The idea of the ‘creative industries’ is still fairly new, and there are competing definitions and concepts: some people prefer the terms ‘cultural’ or ‘copyright’ industries.
But they all point to the same fundamental idea – of an industry whose core value-creating activity lies the making of meaning, or value or emotion. This is done by telling stories, making pictures, designing objects, staging events – cultural activities. Add technology and management, and you get film, broadcasting, the music industry, computer games, fashion, and so on.
The UK’s Department of Culture, Media and Sport coined a formal definition in 1997 that is widely, but not universally, accepted: “Those activities which have their origin in individual creativity, skill and talent and which have a potential for wealth and job creation through the generation and exploitation of intellectual property”.
The Creative Industries include:
> Crafts and designer furniture
> Fashion clothing
> Film, video and other audiovisual production
> Graphic design
> Educational and leisure software
> Live and recorded music
> Performing arts and entertainments
> Television, radio and internet broadcasting
> Visual arts and antiques
> Writing and publishing
In a very literal sense, the creative industries, and the creative entrepreneurs at the heart of them, are the manufacturers of the information economy.
We can distinguish four kinds of creative business.
Many people do not count the manufacturers of consumer goods such as cameras and televisions as part of the creative economy, because they are trading in physical and not intellectual property.
They are not included in the UK’s definition, but they are in UN’s – which is why China has the world’s largest creative economy according to the UN data.
But what about game consoles and the iPhone? These are hardware goods, but the manufacturers’ sales income does not nearly cover the cost of development and manufacture. The profit for the PlayStation and Xbox comes from licenses paid by the games makers, and with the iPhone, from Apple’s share of apps fees.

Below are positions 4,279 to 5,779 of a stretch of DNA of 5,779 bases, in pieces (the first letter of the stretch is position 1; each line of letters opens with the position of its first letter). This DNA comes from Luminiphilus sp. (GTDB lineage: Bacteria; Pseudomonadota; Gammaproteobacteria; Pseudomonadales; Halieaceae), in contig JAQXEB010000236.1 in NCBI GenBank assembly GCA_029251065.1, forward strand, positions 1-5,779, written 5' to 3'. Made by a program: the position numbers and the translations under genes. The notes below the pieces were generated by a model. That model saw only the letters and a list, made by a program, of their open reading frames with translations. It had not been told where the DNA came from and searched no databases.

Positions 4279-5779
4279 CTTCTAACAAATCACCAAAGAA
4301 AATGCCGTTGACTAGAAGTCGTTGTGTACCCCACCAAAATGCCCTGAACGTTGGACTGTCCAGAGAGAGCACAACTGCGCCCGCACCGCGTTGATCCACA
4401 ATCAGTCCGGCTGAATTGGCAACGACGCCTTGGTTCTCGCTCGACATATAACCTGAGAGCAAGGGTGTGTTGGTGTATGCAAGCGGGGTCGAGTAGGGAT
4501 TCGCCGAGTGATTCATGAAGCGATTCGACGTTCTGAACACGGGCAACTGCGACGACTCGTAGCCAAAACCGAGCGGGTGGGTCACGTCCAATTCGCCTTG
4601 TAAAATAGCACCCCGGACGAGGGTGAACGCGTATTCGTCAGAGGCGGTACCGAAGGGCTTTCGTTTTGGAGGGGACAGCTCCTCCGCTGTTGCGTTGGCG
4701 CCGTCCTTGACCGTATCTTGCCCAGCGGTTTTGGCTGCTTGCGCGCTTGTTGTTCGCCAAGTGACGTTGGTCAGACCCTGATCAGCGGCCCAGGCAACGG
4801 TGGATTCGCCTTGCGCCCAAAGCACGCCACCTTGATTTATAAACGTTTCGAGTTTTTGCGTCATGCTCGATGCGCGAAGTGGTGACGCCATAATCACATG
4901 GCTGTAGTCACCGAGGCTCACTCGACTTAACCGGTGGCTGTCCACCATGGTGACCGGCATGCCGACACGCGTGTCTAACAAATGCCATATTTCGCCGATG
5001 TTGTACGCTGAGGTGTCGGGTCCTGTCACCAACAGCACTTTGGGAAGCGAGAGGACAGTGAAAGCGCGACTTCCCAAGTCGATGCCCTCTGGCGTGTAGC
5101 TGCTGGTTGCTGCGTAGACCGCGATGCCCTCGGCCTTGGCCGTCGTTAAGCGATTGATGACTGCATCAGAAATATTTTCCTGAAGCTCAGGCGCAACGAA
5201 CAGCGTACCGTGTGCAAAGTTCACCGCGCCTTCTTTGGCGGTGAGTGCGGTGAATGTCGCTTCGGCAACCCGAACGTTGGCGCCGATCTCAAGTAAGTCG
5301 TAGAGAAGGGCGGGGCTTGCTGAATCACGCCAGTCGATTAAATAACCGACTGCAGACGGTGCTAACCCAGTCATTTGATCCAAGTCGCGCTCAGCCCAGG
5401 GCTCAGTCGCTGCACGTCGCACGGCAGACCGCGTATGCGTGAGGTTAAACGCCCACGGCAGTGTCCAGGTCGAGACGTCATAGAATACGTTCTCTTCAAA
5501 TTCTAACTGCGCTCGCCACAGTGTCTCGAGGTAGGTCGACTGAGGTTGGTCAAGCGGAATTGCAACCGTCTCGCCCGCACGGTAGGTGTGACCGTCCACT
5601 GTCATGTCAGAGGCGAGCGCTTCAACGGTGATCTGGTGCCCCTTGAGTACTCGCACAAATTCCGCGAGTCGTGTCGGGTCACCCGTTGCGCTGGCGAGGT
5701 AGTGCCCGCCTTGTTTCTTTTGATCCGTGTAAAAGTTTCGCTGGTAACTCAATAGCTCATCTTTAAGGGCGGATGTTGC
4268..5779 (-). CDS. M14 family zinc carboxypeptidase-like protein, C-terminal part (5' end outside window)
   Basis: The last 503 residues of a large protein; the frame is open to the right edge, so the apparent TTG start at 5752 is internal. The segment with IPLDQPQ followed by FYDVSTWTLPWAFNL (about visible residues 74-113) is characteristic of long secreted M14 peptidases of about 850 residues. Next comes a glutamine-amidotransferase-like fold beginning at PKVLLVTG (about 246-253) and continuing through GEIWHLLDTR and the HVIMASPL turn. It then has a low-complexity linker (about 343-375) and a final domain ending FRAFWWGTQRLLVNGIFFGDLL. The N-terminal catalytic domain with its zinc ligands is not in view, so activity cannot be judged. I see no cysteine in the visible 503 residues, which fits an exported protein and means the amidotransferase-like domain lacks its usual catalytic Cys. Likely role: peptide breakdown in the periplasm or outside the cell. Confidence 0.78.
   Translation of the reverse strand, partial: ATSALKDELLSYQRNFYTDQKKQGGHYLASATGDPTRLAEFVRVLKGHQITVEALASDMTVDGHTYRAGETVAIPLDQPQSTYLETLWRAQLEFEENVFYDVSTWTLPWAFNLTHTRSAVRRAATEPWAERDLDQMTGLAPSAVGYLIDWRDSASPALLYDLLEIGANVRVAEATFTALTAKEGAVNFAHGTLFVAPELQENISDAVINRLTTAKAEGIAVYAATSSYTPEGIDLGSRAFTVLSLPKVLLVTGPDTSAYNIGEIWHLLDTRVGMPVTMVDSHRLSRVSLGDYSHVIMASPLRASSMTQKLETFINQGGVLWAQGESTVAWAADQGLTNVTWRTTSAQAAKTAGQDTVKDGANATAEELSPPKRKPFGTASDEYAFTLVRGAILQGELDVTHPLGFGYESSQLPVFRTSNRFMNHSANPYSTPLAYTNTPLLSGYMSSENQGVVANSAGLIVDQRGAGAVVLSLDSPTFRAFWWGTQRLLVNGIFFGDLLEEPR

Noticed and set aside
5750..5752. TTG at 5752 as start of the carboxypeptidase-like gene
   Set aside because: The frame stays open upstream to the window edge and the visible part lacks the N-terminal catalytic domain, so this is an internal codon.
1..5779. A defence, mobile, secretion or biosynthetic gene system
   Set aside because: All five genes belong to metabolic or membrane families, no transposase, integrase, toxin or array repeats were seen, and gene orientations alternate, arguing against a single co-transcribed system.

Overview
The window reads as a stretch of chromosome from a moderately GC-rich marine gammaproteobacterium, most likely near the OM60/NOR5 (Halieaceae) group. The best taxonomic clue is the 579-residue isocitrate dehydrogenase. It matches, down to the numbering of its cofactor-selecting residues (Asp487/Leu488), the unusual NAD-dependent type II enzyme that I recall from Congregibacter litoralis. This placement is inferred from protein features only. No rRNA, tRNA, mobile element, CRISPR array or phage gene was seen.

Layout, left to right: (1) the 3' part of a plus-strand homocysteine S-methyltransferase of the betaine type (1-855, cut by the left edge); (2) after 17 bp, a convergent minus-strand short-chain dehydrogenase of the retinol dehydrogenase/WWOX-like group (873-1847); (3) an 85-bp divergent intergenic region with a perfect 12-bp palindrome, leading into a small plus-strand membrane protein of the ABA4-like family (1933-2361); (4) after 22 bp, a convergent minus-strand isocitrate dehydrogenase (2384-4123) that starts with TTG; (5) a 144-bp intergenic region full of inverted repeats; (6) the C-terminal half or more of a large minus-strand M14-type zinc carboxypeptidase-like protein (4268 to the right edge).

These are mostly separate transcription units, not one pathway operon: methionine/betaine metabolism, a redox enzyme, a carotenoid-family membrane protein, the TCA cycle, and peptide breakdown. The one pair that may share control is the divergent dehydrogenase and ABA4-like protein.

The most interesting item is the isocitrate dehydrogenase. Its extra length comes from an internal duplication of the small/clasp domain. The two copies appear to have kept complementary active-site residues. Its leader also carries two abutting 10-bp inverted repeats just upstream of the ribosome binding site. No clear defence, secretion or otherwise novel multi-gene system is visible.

This is a new business model, where the hardware manufacturers are trading in intellectual property, and it means we must think about them differently. It is potentially very disruptive. Could someone do for the television what the iPod has done for music?
Businesses like television networks, film distributors and publishers are highly sensitive to economies of scale, and so there are a few big oligopolies – just a couple of big TV networks in each territory for example. It is the same in the distribution stage of most advanced industries – think of supermarkets or petrol stations.
And as in other industries, this is a lower value-added operation. Normally it is safe, but now new technology is creating new business models and great uncertainty for distributors. Film, television, publishing, news, music – are all in crisis, mainly because of the internet.
The situation is also difficult for government, because structural changes mean changes in the rules: about how to allocate broadcast spectrum, about technical standards and protocols, about monopoly businesses, about cross-border trade, about new kinds of work, a whole host of things. In particular, the rules about trade and ownership of intellectual property are fundamentally challenged by digital technology.
The third kind of creative business are professional service providers: graphic designers, copywriters, actors, film directors, advertising agencies, editors, event producers, architects. They generally work for a fee, though they may also have a profit-related stake in a project.
These are the firms that provide creative services to other sectors of the economy – adding meaning to T-shirts and drinks and shoes. This is a huge growth area.
These firms are essential in the process of monetizing creative products. But they don’t actually make them.
Also included here are businesses that create value by trading in intellectual property rights, licensing assets across media platforms, repurposing brands and so on.
Finally there are the core value-creating businesses in the creative economy – composers, film-makers, writers, original designers and so on. There is no business for any of the others without them.
These businesses suffer from three weaknesses:
Resource unreliability: content is made by individual creative talent, which from a business point of view makes it intrinsically unreliable. This can be overcome to some extent with the studio system that we see in film and architecture, in computer games and also with visual artists like Tracey Emin and Damien Hirst.
Industry structure: once the content is made, the producers need a distribution business to get the finished work to customers. Which makes the distributors, who usually have little competition, extremely powerful.
Demand uncertainty: even if it gets distributed, no-one can tell if a creative product will be a success: even stars and industry leaders regularly produce flops. ‘Nobody knows anything’ as the famous screenwriter Bill Goldman said.
But the third problem is the real killer. Creative producers cannot properly describe their products before they are made, and no-one can predict how much they will earn. There is no way round this: the creative industries are a hit (or miss!) business.
More Key Concepts: Creative Economy | Creative Clusters